Karista Bennett: Professional Recipe Developer, Photographer, and On-air Talent
What led you to start to become a professional recipe developer, photographer, and on-air talent?
Once upon a time I couldn’t cook. I always said anything I cooked could have caused a slow and painful death, which is why I ended up in culinary school in 1999. I had been on hiatus from my first career in healthcare and decided to take the plunge into the culinary world. After culinary school, I found myself working as a food writer, caterer, prep chef, cheese specialist, culinary instructor, sous chef and ultimately started my own private chef company in 2009. In 2013, I had the privilege of traveling to Italy with a California winery to learn about how they made their Italian chianti’s. I was asked by the winery if I would develop recipes to pair with their wine: that was the beginning of my career as a professional recipe developer. Once I realized how much I loved developing and photographing recipes, I decided to take a bit of a turn and focus on food writing and publishing. I approached several food and lifestyle publications about developing recipes and photographs for them and the rest is history. It just snowballed from there – leading to requests for on-air recipe demos as well as brand work and online publishing.
What is your favorite aspect of being a professional recipe developer, photographer, and on-air talent?
Sharing my knowledge, experience and talent. I feel so lucky I get a chance to do what I love, and I feel even luckier that I get to share it with others. Sharing my recipes and photographs is extremely personal for me. Food is the element that brings us to the table, where memories are made and life is lived. To be able to bring families and friends together over an enchanting meal makes the hard work worth every moment.
What have you learned the most from your career in professional recipe development, photography, and on-air talent?
This business is hard work: it’s fickle, it’s in a constant state of change, it’s extremely competitive, it’s sometimes cruel, and it's not always fair. There are times I have to block out all the noise and be true to myself and to my mission. I’ve learned that I must be authentic, have confidence in my talent, trust my gut, and then the good stuff will follow.
What tips and ideas do you have for other’s who would like to be professional recipe developers, photographers, and on-air talents?
Practice, practice, practice. Although I had the good fortune to attend culinary school (and that is a very good thing for me), many professional recipe developers and food photographers have not gone to culinary school. And that’s ok! However, they’ve worked in the culinary world in one capacity or another and practiced their craft. Build your knowledge and experience by attending classes in cooking, writing, photography and stage performance. Or better yet, get a job cooking at a local café or restaurant. Research and never stop learning, be open to change and new ideas, ask lots of questions and seriously practice every chance you get. Don’t be afraid to ask others in this business for advice. There are many of us out there that are willing to help you succeed. In addition, a really awesome web developer and knowledge of SEO is also very helpful.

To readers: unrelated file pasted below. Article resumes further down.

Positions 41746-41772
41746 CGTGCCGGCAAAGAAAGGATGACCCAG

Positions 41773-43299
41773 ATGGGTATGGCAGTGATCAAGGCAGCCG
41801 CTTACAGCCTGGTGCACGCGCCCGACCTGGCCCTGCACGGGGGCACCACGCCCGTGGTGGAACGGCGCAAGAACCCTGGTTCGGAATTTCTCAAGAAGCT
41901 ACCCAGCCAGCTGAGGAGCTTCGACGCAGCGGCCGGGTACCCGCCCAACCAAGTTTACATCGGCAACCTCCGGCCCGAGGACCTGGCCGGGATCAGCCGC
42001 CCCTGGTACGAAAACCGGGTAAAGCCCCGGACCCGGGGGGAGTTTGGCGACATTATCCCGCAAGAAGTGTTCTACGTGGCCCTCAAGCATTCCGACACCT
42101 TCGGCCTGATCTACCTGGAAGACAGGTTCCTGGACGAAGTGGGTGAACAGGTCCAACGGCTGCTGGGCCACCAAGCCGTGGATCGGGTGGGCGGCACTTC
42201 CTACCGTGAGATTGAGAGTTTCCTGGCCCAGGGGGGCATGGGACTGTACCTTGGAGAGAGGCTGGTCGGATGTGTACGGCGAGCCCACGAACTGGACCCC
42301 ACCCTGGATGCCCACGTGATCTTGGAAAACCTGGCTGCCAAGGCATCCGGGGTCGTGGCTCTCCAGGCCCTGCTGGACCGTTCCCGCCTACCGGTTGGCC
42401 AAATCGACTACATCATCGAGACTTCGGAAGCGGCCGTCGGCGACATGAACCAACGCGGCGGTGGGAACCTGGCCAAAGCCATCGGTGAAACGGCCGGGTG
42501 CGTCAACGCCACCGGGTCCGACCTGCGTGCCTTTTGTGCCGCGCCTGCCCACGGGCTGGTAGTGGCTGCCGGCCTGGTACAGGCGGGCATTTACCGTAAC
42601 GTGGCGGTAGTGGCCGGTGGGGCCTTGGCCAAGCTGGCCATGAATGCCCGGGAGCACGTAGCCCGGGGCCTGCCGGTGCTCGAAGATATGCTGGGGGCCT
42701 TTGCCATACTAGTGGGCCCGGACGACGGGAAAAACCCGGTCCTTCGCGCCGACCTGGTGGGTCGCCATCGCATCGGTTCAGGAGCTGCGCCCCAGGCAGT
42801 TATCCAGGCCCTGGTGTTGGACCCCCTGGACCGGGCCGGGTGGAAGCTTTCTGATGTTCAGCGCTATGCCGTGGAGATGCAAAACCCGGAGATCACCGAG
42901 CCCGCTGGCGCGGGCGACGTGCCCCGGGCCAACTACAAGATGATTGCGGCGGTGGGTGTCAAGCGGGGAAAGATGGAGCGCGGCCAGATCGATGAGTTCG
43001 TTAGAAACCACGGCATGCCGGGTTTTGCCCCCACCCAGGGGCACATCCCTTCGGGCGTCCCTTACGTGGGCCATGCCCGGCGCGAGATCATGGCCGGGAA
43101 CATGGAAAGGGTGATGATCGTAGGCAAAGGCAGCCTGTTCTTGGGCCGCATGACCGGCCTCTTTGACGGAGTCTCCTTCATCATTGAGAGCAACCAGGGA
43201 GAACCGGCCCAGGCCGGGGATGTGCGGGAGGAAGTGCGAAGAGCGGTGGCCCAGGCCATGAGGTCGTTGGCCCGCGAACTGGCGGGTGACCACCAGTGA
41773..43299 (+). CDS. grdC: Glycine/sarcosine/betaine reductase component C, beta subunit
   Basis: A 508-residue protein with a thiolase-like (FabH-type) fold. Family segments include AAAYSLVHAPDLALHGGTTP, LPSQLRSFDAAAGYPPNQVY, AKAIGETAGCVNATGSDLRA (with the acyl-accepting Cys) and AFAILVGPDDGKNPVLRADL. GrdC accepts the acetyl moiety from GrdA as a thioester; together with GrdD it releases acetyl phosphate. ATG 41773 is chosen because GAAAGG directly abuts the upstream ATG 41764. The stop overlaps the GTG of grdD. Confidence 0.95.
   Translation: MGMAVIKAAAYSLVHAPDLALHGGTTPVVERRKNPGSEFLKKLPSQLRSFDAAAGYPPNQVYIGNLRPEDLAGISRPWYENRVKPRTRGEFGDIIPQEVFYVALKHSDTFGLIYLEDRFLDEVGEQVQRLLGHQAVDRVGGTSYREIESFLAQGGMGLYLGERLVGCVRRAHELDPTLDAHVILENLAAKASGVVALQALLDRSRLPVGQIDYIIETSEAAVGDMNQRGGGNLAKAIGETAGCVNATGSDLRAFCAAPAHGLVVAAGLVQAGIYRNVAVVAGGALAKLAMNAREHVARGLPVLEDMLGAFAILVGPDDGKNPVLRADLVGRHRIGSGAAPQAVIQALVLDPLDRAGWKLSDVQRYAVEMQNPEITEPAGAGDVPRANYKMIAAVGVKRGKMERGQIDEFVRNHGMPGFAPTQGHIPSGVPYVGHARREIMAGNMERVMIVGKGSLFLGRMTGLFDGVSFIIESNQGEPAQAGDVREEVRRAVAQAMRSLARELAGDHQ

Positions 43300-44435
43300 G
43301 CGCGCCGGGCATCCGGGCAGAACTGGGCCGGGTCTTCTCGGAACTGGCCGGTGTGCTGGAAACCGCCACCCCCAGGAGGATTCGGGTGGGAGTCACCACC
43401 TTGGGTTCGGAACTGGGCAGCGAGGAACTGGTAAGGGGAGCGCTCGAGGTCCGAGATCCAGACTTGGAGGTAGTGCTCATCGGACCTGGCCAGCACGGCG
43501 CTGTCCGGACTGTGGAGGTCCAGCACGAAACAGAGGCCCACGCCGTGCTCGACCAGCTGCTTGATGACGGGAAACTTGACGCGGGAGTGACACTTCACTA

What are your favorite features of being a professional recipe developer, a photographer, and an on-air talent?
Can you believe I love to cook! (wink wink). For me, it’s a thrilling exercise to create new recipes that tantalize the taste buds and excite the food soul. Creating the recipe is always exciting but getting the perfect “shot” that interprets the recipe perfectly is the most thrilling. I call it getting the “money shot.” I think demonstrating recipes on-air has been an interesting component of my career. It seemed a natural extension of what I do and has been a huge learning experience--one that I feel has made me a more confident culinary professional.
What is at the heart of your career in professional recipe development, photography, and on-air talent?
My Mission is to connect and inspire, visually through my photos and physically through taste as people try my recipes. Food should not only satisfy hunger, it should feed the soul, nourish the body and delight the senses. Food is often comfort, joy, healing and sometimes, spiritual. The act of cooking or feeding people gives me a deep sense of joy. It feels as if this is what I was always meant to do.
Photos Courtesy of Karista Bennett
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